This group represents temperate climates. The climatic group is also known as the micro-thermal climatic type. The average temperature is around 10 °C for 4 to 8 months. This type of climate is found in the middle- latitudes between the sub-tropical and boreal climates. The two types of climate that are included in the temperate group of humid climates are:
Do. is temperate marine climate. With mild winters, the average temperature for all the 12 months is 0 °C or above. A humid climate with adequate precipitation at all seasons, it is found on the western windward side of the continents in the temperate zone.
Dc. is temperate continental climate found in the continental interiors of the middle- latitude continents. The climate is basically land- controlled. The climatic type is charaterised by severe winters and summers. Annual temperature ranges are, therefore, high throughout this climate, Cold waves, heat waves, blizzards, and heavy downpours are all yearly events in this category, of climate. Precipitation occurs throughout the year with maximum concentration during summers.
The group represents sub-arctic or boreal climate found in the higher middle latitudes. Super-continental in temperate features, here the summers are short and comparatively cool. The winters are, however, long and very cold with a very short frost-free season. Average temperature hovers around 10 °C for one to three months during the year. The rest of the year has an average temperature below 10 °C. These regions are characterised by the lowest annual means of temperature for any part of the earth. Even though boreal climates are classified as humid, annual precipitation is comparatively very less. Precipitation occurs throughout the year, most during the warmer months when the amount of water vapour present in the air is highest.
Because of the severity of climate, population is sparse.
The group consists of polar climate found in the high latitudes. The climate is confined to northern hemisphere only. The average temperature in this type of climate seldom exceeds -1O °C. There is no summer season. The polar climates are classified into the following two climatic types:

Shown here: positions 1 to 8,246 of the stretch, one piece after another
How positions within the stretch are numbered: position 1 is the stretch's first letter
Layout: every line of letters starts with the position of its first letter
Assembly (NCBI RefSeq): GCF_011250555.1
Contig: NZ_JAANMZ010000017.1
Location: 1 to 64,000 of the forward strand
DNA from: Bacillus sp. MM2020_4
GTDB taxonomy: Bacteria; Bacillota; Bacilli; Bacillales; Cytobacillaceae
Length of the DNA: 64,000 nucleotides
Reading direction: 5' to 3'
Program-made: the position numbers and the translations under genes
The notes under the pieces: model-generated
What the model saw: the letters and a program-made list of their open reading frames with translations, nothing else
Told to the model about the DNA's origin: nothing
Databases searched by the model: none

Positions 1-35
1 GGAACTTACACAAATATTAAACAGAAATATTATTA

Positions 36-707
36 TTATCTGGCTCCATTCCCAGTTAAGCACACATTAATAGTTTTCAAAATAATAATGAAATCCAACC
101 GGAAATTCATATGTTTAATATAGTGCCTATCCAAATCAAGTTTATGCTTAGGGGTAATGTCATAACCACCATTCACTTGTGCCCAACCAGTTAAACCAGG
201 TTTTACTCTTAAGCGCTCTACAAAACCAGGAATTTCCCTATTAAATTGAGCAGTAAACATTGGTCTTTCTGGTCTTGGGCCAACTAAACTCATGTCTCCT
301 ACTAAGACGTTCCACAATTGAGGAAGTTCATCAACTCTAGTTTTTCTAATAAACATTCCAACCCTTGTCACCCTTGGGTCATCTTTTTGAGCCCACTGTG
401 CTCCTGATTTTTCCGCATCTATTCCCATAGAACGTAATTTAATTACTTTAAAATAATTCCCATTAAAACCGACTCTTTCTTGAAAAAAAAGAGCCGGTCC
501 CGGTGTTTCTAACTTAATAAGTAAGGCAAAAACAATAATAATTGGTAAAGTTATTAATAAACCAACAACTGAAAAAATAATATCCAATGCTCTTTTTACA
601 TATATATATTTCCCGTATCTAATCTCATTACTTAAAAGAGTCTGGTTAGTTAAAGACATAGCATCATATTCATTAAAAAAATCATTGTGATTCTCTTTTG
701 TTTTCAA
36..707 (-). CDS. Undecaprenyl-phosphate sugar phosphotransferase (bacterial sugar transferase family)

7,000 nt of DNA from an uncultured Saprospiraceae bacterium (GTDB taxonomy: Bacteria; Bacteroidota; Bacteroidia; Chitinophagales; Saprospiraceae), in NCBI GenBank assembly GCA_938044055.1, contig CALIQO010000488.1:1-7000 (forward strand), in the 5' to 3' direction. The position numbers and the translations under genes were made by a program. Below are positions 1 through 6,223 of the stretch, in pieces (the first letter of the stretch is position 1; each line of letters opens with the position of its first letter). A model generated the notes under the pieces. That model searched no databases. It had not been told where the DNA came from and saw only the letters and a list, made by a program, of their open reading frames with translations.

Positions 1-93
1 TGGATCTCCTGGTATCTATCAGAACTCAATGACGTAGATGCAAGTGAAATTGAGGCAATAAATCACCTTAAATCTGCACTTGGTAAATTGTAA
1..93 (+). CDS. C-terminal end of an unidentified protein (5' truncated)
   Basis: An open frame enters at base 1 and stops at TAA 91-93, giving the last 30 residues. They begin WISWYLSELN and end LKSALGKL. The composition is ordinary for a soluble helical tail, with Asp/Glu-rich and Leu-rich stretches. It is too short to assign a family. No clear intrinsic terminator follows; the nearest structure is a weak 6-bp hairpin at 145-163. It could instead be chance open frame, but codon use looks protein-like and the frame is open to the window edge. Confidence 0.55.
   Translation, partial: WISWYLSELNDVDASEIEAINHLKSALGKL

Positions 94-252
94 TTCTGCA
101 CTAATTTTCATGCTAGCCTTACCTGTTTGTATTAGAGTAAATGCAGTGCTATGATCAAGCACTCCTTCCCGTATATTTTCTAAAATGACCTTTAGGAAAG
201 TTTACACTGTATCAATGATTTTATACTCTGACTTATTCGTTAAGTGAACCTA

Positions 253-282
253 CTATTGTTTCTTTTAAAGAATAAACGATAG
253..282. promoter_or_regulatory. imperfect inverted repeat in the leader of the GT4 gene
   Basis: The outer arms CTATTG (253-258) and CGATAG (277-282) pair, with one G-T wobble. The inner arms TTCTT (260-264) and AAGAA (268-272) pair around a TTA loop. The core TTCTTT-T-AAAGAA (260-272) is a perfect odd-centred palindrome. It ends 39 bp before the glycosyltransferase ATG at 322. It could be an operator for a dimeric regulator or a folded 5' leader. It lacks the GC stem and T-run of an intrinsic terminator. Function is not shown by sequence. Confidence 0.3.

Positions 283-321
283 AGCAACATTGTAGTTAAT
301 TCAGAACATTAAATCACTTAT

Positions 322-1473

Ft. is Tundra climate found only in the northern hemisphere, where it occupies the coastal sides of the Arctic Ocean, and many Arctic islands and ice-free shores of northern Iceland and southern Greenland. No tundra climate is found in the southern hemisphere because of complete absence of extensive land areas.
The Tundra region, essentially a region of grasses, mosses and lichen, is characterised by the absence of trees. The average temperature of the warmest month is recorded between 0 °C and 10 °C. Being a region of permafrost where the subsoil is permanently frozen, precipitation occurs throughout the year, with the warmest season
getting the maximum precipitation. In the summer months, precipitation occurs partly as snow and partly as rain. During winters, precipitation occurs in the form of snowfall which is usually dry and powdery. .
Fi. is ice-cap climate in which the average temperature for all the months is below freezing. There is no vegetation of any kind. The land is permanently covered with ice and snow. The climate is exclusively confined to the ice-caps of Greenland and Antarctica.